The interview covers everything from which types of incentive programs work best and the right length for offerings to what to do about employees who try to scam the system. Some of the highlights:
The question I have for you, Bill, is this. When you’re using incentives, are there a lot of people who will try to game the system?
Yeah, I think you’re going to have that in any system— it’s a fact of life that you’re going to have people who try to beat the system, and I think you just have to accept that. It’s like the story of the guy who got his pedometer and he won the walking contest, and during that period of time he gained 20 pounds. When they handed him the award, one of his buddies kind of ratted him out. He said, really, Joe just tied his pedometer to his hunting dogs.So does it happen?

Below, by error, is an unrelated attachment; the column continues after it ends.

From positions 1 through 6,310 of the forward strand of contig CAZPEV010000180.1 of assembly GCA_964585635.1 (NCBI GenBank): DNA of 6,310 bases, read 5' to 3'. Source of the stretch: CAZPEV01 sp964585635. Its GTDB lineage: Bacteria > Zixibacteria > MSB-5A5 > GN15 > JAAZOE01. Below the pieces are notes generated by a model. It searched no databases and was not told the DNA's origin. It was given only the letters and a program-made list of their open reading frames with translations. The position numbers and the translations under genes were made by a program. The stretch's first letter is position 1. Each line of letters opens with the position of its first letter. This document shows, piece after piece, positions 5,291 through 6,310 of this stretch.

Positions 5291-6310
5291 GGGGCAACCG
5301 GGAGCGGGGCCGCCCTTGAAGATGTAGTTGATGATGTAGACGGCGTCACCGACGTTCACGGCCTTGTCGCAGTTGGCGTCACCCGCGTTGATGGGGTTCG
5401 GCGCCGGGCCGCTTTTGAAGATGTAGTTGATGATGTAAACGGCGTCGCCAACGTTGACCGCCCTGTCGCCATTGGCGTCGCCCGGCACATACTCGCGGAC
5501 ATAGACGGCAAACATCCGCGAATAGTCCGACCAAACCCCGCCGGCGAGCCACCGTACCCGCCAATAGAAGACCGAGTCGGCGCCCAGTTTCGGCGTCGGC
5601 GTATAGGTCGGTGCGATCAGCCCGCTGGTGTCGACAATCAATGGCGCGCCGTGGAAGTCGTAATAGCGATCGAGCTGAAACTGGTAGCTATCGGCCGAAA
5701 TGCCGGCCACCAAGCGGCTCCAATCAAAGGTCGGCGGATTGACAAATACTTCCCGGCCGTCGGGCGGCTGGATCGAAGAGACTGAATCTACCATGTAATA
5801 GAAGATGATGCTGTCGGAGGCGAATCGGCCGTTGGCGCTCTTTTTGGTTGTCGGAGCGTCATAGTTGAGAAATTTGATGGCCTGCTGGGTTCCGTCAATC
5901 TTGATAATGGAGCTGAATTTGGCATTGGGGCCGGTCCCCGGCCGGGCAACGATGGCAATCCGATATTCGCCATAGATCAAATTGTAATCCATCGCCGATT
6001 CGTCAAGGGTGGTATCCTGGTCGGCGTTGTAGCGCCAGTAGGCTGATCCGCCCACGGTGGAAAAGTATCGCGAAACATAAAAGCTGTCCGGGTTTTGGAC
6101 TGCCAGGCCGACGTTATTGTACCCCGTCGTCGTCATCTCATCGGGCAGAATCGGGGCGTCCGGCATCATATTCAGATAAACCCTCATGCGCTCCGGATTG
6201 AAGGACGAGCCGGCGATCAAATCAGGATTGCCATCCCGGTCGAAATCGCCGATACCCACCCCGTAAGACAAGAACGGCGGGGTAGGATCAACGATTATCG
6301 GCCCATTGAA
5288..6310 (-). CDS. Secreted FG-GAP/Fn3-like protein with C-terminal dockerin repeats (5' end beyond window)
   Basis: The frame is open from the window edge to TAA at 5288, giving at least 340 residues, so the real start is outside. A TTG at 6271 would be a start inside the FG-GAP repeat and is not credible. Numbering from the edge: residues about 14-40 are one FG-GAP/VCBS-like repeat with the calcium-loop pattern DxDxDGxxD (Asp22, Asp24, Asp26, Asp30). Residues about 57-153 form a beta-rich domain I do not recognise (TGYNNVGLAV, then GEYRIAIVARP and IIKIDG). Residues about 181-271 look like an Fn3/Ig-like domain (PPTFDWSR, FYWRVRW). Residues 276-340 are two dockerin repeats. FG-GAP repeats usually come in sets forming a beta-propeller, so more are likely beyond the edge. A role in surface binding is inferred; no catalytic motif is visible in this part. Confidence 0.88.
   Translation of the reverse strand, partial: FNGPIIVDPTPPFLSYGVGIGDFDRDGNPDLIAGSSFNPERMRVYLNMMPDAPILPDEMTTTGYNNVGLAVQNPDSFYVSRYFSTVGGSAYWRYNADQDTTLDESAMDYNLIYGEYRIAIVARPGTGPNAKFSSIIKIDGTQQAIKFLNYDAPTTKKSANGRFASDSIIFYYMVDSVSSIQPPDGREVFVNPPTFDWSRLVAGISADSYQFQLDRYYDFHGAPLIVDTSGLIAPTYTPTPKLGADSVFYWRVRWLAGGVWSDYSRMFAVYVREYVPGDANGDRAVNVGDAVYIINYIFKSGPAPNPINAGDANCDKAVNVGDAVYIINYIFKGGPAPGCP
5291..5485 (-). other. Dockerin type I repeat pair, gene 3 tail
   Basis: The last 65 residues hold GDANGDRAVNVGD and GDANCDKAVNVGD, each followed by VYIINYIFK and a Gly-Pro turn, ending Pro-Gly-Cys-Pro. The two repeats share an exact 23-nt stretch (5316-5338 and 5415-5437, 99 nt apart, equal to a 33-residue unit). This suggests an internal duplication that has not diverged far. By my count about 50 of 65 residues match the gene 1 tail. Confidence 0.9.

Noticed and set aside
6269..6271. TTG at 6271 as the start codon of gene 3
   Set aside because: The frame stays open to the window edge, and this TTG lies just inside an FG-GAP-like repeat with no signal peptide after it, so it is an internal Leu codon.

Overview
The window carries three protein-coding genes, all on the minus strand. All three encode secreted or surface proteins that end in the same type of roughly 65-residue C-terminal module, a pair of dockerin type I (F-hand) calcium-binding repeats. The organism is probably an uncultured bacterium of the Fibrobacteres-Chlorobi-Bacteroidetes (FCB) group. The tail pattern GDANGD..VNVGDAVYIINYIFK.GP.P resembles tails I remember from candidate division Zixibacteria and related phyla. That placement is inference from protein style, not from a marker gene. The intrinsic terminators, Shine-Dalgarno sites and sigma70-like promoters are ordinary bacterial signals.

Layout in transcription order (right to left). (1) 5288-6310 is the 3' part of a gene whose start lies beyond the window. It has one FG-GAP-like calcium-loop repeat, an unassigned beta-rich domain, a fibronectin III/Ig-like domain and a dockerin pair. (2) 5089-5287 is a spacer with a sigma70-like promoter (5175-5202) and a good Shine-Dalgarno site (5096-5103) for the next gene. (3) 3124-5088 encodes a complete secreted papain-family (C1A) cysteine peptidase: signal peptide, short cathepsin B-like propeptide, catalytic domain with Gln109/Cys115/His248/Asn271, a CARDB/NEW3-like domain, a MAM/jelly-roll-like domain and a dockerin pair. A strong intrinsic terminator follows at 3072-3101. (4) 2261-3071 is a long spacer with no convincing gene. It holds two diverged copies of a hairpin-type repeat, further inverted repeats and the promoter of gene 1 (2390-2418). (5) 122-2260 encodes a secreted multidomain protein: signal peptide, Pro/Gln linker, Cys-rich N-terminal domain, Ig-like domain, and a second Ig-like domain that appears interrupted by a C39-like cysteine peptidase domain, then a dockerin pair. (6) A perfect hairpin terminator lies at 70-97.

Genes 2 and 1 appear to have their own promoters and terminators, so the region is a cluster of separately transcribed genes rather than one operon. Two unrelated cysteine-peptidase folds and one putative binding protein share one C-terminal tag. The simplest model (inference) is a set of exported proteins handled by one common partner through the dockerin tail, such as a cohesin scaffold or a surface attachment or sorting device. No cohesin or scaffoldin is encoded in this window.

Of course, it happens. My advice is to put small rules into place and to keep moving. The number of people who try to game the system will be relatively small in the grand scheme of things.What’s the most important piece of advice you would give to a worksite wellness practitioner about incentives?
It would be this: use a combination of strategies. Pilot several solutions. Don’t be afraid to do something different. If you’re getting 50 percent participation and you’re spending $450 a person a year to get there, the only way to go is up. So I think test and try various solutions to see what’s right for your workforce.